In the end, everything worked itself out. My Bantam is the best bike I’ve ever owned, and it was designed to be the balance between the Long Haul Trucker and XO-3. Still, there’s the feeling that either bike’s history with me was cut too short due to both internal and external reasons. There’s that feeling of unfinished business, even though for all intents and purposes I’ve moved on. I sort of wish that I could have spent another year with either of the bikes. But I’m not going to try to “fix” the past–what’s done is done. I have no desire to bring another LHT or XO-3 into the stable.

What about you, dear reader? Are there any bikes that you regret getting rid of, that you look back at fondly and wistfully? Or are there bikes you should have dumped much sooner? Let me know in the comments. Thanks for reading!

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1 I updated to the “Hemingway Rewritten” theme at the very end of 2014, and used that until I updated to the current Baskerville 2 theme in 2021.


6 thoughts on “On the sentimentality of past bikes

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  1. I enjoyed this blog! Funny how our bikes are like markers in our lives. I miss my first adult road bike, a Bridgestone from about 1982. I gave it to my son, who converted it to a fixed gear, then gave it to a girlfriend at college. Sigh. Youth.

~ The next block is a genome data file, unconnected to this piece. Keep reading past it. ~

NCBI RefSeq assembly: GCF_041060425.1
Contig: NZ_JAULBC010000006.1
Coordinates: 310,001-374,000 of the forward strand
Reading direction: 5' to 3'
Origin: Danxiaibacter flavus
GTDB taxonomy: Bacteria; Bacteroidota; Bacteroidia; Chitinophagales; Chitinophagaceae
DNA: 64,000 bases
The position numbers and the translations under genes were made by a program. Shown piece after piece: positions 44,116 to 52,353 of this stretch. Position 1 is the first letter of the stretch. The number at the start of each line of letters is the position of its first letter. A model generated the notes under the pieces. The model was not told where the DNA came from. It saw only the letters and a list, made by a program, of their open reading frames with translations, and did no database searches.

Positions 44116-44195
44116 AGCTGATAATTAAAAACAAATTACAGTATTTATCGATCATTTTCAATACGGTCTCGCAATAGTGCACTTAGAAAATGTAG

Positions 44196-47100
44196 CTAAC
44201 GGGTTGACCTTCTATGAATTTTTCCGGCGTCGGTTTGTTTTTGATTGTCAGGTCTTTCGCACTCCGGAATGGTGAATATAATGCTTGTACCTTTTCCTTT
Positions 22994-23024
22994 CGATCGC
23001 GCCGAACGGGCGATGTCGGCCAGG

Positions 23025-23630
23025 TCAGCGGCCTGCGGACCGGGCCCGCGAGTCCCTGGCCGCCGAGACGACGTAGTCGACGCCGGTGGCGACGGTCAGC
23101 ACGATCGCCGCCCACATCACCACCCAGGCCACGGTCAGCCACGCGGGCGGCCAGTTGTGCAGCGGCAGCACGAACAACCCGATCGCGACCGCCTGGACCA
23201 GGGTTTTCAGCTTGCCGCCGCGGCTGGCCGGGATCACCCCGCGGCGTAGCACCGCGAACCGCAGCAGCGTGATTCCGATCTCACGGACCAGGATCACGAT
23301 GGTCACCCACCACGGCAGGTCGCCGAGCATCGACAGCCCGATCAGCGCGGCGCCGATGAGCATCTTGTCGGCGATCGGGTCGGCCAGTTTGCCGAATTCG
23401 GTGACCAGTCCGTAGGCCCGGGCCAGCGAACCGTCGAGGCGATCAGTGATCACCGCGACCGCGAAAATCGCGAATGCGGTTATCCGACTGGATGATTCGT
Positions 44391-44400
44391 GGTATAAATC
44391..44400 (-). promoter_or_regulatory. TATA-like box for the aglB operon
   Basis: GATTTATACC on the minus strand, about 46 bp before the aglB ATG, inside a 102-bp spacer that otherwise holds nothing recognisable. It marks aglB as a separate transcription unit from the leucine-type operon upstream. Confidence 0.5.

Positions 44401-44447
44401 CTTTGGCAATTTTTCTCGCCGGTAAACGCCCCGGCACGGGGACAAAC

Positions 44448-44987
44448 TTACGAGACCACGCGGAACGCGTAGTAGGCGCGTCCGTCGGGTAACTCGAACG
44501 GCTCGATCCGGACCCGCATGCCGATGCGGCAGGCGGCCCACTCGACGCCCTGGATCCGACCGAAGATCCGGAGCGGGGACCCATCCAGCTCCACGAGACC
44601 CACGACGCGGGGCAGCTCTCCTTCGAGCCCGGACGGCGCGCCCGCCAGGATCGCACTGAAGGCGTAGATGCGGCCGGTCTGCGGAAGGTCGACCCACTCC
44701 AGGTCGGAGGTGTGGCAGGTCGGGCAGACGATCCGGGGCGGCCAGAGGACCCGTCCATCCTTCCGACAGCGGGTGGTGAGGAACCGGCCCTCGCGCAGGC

2. The only bike I miss is my Schwinn Paramount I bought in 1971 for racing. I kept that bike up into my early 30’s but sold it in a bout with extreme poverty. I had a couple of young sons and wife and a crappy no pay job. The good thing about this episode was the realization that I needed to own my past, present and future. This set me on a path of self improvement that helped both me and my family. Oddly as I improved my lot I was able to help others much more. I guess you would call this a win win.

    1. Yeah, having to sell a bike or any prized possession because of brokeness/need for fast money will definitely make one reanalyze their life. After selling the LHT I wanted to make sure that I’d never be that broke again. But I’ve still had periods of brokeness since then. Such is life.

  3. My first bike was a chilg/adolescent Velamos SOBI 20 bike (Czechoslovak made). I have little memories about it.

    My first “actual bike” was a Author Classic tourer (nothing exciting, alluminium, 27.5″, 3×7 speeds, flat handlebar, made somewhere in Asia, I think), in 2003. After some 10 000 km I sold it because repairs were too expensive. No special memories. Then got MTB from the same company. It was small to me and I never liked it so sold it quite quickly (actualy I owned it during 2007-2012) .

    In 2013 I have got the GT Avalanche (the XL size, maybe to big for me – but I want to have something compatible with my wife’s bike). Never liked it. It was a very low mileage (I thing ~2000 km) for this reason. However, I still have (and occasionally use) it because of its all-terrain capabilities.

    Somewhere about 2007 I bought the Sinclair A-Bike. I am happy I sold it, actually.

    In 2021 I have got my first Brompton and then repaired a Velamos Roadster…